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published-date Published: December 13, 2023
update-date Last Update: December 14, 2023

Building a Foundation

Building a Solid Foundation in Day Trading

Starting day trading is like building a house; you need a solid foundation. This includes setting realistic goals, a commitment to learning, and an understanding of the diverse financial instruments at your disposal.

Setting Realistic Goals

Setting achievable goals is crucial before diving into the world of day trading. We can’t repeat this often enough: Day trading is not a quick path to riches; it requires dedication, patience, and a realistic understanding of the risks and potential rewards.

Whether you’re interested in day trading stocks, forex, or crypto, start by defining clear, measurable goals. Your goals will shape your trading strategy and commitment.

Understanding Time Commitment

Day trading isn’t a hobby you can dip in and out of. It requires dedication. Beginning traders should be prepared to invest time in education, market research, and real-time practice. This often means hours each day, so consider this before diving in.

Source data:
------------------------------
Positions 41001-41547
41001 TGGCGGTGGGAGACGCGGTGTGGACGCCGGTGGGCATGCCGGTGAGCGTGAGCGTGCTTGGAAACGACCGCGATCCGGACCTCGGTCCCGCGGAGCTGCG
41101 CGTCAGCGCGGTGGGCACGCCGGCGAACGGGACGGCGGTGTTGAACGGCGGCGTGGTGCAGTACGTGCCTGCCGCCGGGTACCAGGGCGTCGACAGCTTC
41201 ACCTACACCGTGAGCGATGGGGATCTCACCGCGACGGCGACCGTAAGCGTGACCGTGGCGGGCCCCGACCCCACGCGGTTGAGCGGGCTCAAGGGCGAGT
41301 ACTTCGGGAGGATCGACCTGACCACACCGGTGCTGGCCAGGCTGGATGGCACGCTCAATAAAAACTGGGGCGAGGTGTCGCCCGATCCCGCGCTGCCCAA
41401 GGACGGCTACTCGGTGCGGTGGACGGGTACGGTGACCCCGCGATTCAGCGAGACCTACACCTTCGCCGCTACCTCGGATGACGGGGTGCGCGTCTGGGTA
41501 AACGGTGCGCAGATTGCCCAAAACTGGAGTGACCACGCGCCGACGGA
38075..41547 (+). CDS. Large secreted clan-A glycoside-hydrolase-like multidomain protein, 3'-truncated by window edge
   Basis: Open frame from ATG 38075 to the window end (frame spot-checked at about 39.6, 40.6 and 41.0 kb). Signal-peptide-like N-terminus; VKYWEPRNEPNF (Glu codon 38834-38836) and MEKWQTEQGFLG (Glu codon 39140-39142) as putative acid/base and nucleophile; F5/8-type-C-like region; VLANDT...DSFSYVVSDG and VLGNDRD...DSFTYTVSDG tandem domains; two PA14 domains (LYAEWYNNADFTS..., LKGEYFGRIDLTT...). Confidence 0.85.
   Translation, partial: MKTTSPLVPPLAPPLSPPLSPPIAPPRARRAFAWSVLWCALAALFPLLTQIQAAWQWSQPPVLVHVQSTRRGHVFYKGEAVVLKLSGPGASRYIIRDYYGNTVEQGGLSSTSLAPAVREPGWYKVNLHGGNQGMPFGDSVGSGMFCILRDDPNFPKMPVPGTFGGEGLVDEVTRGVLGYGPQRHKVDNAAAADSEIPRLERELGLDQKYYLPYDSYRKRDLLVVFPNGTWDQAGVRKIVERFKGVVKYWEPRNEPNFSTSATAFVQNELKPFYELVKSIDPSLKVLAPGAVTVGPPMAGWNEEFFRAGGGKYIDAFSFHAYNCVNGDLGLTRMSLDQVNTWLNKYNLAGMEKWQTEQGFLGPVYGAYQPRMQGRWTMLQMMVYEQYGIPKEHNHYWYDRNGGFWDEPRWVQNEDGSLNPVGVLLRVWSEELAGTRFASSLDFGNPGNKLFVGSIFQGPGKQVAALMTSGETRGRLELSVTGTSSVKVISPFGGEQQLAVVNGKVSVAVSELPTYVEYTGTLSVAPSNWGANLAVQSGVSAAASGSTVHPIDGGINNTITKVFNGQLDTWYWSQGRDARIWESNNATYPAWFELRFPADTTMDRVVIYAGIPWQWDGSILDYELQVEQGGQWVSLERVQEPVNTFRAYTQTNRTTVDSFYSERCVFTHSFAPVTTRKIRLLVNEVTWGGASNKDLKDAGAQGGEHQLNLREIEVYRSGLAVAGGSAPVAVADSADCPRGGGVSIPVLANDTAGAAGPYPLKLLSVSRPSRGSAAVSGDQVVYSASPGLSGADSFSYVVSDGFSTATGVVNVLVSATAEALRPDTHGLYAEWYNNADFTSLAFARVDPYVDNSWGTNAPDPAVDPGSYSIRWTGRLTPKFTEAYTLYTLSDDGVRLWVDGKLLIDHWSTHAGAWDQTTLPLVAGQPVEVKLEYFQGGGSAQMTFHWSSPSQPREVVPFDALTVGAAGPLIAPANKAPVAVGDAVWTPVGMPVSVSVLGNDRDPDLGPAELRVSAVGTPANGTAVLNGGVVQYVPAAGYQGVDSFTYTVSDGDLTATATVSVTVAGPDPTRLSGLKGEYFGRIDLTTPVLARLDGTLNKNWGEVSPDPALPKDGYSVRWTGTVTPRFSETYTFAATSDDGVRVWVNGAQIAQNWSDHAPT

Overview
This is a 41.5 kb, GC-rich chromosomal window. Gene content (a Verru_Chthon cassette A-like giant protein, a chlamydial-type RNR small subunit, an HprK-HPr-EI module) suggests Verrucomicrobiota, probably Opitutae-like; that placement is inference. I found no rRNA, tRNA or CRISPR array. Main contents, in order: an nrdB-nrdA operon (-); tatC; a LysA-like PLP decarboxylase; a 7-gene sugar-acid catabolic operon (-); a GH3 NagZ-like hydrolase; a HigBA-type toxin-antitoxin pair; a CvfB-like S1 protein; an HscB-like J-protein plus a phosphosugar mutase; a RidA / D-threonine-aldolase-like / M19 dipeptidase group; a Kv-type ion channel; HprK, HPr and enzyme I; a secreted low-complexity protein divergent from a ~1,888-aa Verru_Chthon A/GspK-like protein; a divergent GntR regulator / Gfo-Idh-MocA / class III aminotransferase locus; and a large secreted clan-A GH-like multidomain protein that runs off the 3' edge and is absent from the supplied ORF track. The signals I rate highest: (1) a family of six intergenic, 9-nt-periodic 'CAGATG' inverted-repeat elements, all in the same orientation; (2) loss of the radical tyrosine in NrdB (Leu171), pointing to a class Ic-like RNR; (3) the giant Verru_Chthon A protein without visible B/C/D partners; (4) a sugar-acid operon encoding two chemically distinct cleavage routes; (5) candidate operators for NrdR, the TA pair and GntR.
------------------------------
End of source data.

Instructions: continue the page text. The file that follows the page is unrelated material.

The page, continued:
Strategy Development

Developing a personal trading plan is vital. Your choice should align with your goals, time commitment, and risk tolerance. Integrating technical analysis (the study of price charts and patterns) and fundamental analysis (evaluating the intrinsic value of securities) into your plan will help you make better decisions.

But before we dive into strategy and trading, there are some basics to master.

Decoding Basic Trading Terms

Here are some essential terms and concepts everyday traders, especially beginners, should understand:

  • Bull market: Indicates rising prices, typically fueled by strong investor confidence.
  • Bear market: Characterized by falling prices and reflecting investor pessimism.
  • Position: The amount of a particular security owned or sold by a trader.
  • Going long: This is when a trader buys an asset expecting its price to increase.
  • Going short: This occurs when a trader sells an asset they do not currently own to repurchase it later at a lower price.
  • Leverage: Leverage allows you to control a significant position with a relatively small capital. It’s expressed as a ratio, like 10:1, indicating that with $1, you can manage assets worth $10. While leverage can magnify profits, it also increases the potential for significant losses.
  • Margin: This is the capital required to open a leveraged position. Think of it as a deposit on the total value of the position you are trading. Margin trading can amplify results and lead to losses exceeding your initial deposit.
  • Spread: The difference between an asset’s bid and ask price. A narrower spread often indicates high liquidity and lower trading costs.
  • Pip: Stands for “percentage in point” and is the slightest price move that a given exchange rate can make based on market convention. Pips are used in the forex market to denote the slightest price change a currency pair can make.